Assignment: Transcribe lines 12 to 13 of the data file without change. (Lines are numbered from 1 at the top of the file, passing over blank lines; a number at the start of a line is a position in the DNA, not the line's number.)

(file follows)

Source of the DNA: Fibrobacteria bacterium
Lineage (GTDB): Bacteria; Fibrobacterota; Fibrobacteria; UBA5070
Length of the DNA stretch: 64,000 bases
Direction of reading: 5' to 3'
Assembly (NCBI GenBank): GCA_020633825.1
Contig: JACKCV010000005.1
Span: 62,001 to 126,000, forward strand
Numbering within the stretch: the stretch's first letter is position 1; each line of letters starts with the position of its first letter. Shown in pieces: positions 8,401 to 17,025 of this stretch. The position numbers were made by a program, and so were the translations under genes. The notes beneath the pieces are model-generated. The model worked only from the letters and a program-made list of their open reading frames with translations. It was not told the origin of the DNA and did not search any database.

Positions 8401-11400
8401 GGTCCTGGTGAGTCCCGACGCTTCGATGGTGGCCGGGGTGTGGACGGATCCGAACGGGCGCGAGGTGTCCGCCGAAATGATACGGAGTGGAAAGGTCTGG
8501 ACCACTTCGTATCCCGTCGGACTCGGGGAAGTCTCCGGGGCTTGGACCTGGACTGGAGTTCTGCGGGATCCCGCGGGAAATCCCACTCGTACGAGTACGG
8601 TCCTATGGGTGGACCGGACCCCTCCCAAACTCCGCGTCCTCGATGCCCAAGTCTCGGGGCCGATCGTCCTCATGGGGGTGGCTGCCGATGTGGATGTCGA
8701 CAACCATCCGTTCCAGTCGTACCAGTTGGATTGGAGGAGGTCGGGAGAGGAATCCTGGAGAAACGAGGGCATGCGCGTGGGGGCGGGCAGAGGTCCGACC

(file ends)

8601 TCCTATGGGTGGACCGGACCCCTCCCAAACTCCGCGTCCTCGATGCCCAAGTCTCGGGGCCGATCGTCCTCATGGGGGTGGCTGCCGATGTGGATGTCGA
8701 CAACCATCCGTTCCAGTCGTACCAGTTGGATTGGAGGAGGTCGGGAGAGGAATCCTGGAGAAACGAGGGCATGCGCGTGGGGGCGGGCAGAGGTCCGACC